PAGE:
Sister Lillian Murphy, RSM
CEO, Mercy Housing
Professor Nicolas P. Retsinas
"You are never a failure until you blame someone else."
Sister Lillian Murphy lives by her mother’s words to this day. While she is determined to never pass any blame, she is quick to share the credit for Mercy Housing’s success.
"Mercy," she says, "is not about me. I’m one person. There have been so many people who’ve made a difference. To be a part of this group of women who have dedicated their lives to this work means more than words."
Since taking over as CEO of Mercy Housing in 1987, Sister Lillian has put her for-profit business sense to work, expanding Mercy to include a staff of 1,300 with a presence in 41 states and the District of Columbia, housing more than 135,000 residents in nearly 40,000 affordable homes.
"How did we get here?" she wonders aloud. "Responding to the needs of the time. In the early 80s there wasn’t a lot of talk about how to create affordable housing with services. We just did it. It was clear that it was absolutely critical to a child’s life," she says. "It’s been an amazing journey."
Both Sister Lillian and Mercy Housing have their origins in the health ministry of the Sisters of Mercy. After joining Mercy in 1959 and finding the connection between health and housing, she saw clearly that “housing is fundamental to healthy living.”
In 1981, the Sisters of Mercy in Omaha createdMercy Housing to alleviate residents’ health and education problems linked to poor access to decent, affordable housing.
The rest is history. NHC’s President and CEO Maureen Friar says, "Sister Lillian represents the very best of our field. Mercy was built very much in line with the vision of Mary Kingsbury Simkhovitch, NHC’s founder, who believed that imaginative programs could replace slums with decent housing and revive communities." Today, Mercy Housing continues to grow through its strong partnerships.
Sister Lillian is quick to point out that she still has a lot to learn and Mercy has a lot of work still to do. If her mother were alive to see what Mercy has accomplished, she would be proud, Sister Lillian admits. "She’d probably say you’ve used your talents well, but there’s a lot to be done still."
Among the most pressing needs Sister Lillian sees is finding a more efficient way to finance affordable housing. "It’s incredibly complex and the need just keeps growing. It takes six or seven years to finish a new project. There’s got to be a better way. We’re chipping away at it one by one, by one."
NHC salutes Sister Lillian Murphy as she continues to shape housing’s future and expand the realm of the possible. Thank you, Sister Lillian, for all you’ve done, and all you will do.
Nic Retsinas does not like to talk about himself. He’d much rather discuss housing finance, the history of affordable housing policy, or his next class at Harvard Business School where he teaches international real estate and housing finance. Recently, NHC caught him in a rare moment of reflection as he was relocating his office at Harvard—going through stacks of papers and mementos collected through the years. He quoted from one that imparted the following truth:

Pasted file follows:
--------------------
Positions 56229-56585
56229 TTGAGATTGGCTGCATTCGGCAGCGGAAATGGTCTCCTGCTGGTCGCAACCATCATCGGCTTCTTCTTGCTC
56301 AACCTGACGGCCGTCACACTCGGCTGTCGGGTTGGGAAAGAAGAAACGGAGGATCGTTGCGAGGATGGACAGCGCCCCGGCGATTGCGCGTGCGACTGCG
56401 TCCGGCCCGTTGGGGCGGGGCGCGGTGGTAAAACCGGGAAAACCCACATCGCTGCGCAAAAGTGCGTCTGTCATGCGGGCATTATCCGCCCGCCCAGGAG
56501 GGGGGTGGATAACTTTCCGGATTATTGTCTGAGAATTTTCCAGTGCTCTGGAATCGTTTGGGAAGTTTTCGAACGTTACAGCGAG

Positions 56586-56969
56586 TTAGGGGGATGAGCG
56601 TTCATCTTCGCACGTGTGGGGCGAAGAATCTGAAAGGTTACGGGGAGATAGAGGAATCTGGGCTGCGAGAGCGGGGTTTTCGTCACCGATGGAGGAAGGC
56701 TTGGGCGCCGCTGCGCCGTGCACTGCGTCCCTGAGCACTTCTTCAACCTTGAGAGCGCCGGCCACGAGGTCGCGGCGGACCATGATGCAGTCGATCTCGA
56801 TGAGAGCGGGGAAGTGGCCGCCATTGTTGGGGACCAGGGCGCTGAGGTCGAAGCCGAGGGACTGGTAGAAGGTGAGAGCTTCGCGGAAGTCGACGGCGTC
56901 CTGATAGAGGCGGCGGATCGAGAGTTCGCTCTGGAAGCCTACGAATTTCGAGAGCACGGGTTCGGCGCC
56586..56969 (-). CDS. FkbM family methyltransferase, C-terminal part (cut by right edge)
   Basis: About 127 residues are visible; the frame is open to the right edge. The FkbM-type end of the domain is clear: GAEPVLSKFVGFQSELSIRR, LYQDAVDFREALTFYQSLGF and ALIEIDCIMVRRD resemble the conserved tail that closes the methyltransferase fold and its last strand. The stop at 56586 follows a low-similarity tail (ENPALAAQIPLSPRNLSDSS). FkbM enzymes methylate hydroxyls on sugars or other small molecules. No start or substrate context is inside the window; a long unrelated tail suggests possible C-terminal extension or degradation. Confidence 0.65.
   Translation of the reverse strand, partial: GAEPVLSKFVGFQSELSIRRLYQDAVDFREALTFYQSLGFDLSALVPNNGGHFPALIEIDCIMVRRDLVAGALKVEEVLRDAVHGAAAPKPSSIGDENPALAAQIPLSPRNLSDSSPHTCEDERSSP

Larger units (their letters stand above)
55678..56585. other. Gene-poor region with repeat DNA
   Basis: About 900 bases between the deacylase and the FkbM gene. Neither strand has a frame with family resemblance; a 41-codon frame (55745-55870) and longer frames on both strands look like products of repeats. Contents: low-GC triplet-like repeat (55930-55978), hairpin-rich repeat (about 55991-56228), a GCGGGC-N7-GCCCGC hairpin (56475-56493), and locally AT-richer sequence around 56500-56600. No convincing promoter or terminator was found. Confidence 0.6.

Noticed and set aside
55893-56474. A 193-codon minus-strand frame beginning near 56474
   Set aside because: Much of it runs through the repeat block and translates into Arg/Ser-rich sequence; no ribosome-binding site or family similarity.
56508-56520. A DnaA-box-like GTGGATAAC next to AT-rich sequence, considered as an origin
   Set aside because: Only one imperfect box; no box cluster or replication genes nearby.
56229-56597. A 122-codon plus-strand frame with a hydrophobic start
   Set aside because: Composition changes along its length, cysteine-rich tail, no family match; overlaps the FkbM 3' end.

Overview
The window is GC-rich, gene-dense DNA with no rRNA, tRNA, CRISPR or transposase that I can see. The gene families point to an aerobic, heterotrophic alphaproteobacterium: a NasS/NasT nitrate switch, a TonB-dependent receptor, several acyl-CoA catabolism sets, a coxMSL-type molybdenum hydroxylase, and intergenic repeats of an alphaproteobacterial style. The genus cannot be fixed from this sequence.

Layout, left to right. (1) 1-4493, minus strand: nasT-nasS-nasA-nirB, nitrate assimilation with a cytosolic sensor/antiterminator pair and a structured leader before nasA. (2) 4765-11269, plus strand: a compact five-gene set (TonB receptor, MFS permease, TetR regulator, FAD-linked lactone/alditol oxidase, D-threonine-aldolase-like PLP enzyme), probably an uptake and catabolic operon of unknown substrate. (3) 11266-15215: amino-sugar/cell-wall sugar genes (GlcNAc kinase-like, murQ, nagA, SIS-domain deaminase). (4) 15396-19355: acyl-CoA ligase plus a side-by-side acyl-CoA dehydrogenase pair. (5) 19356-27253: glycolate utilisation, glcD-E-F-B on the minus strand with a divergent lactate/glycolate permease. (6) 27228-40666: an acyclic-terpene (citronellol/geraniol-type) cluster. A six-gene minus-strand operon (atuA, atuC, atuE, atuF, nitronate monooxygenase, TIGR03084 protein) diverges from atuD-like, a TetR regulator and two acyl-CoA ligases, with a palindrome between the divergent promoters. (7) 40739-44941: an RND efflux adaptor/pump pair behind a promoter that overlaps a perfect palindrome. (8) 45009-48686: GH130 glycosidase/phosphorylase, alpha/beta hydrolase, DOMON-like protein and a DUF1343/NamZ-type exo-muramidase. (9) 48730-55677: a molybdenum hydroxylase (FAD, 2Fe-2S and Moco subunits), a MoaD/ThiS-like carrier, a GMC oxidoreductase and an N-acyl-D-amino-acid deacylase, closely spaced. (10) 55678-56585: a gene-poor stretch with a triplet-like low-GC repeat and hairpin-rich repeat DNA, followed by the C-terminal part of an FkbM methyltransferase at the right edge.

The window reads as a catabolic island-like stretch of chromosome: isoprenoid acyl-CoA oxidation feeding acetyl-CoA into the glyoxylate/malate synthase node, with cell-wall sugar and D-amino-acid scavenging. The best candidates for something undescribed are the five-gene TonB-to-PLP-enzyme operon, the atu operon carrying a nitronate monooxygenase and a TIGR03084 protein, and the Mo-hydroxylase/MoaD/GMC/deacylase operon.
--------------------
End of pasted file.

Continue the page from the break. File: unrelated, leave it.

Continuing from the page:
"True success is getting up in the morning and realizing that you have a very good life," which, says Retsinas, he has.
Nic has been at the forefront of U.S. housing policy for decades. He served in the Clinton Administration as Assistant Secretary for Housing-Federal Housing Commissioner at HUD and as Director of the Office of Thrift Supervision. His path eventually led him to direct Harvard University’s Joint Center for Housing Studies, where he is now director emeritus. He served on the Board of the Federal Deposit Insurance Corporation, the Federal Housing Finance Board and the Neighborhood Reinvestment Corporation. He received a Meritorious Service Award from the U.S. Treasury Department in 1997; the Excellence in Public Service Award from the Rental Housing Association in 1998 and the Housing Leadership Award from the National Low Income Housing Coalition in 2001, and is in the National Housing Hall of Fame. He was named one of the most influential people in real estate by the National Association of REALTORS®, in home building by BUILDER magazine, and in multifamily housing by Multi-Housing News. He serves on the Board of Trustees for the National Housing Endowment and Enterprise Community Partners, and is on the Board of Directors of Community Development Trust, Inc., Freddie Mac, The Massachusetts Housing Partnership and the Center for Responsible Lending. He is a past Chair of the Board of Directors of Habitat for Humanity International.
When asked to comment on all his accomplishments, he laughs and says, "Until I got out of college I never had a job thatdidn’t need an apron."
While Nic may not want to talk about his accomplishments, others do. Gala chair Shekar Narasimhan, says Nic is "self-effacing but respected universally as the authority on housing issues. After over a decade in public service at the highest levels of government, Nic Retsinas is the epitome of a houser and a person to be emulated."
Retsinas is not keen on predicting the future. "If you want to make God laugh, make plans," he says. He will say that hethinks the biggest housing policy decision facing America todayis deciding what role the government should play in providinghousing and how to support that role.
Does he have a recommendation? He has a wish. "I wish that we could create a greater realization that having a safe, affordable place to live is fundamental. If we could demonstratethat more effectively, we could make a huge difference."
Retsinas has dedicated his life to making a difference. His leadership from within government while at HUD, his research while leading the Joint Center, and his teachings and papers have allmade a difference and will continue to do so. Thank you, Nic Retsinas, for your contributions—past and future—to creating home.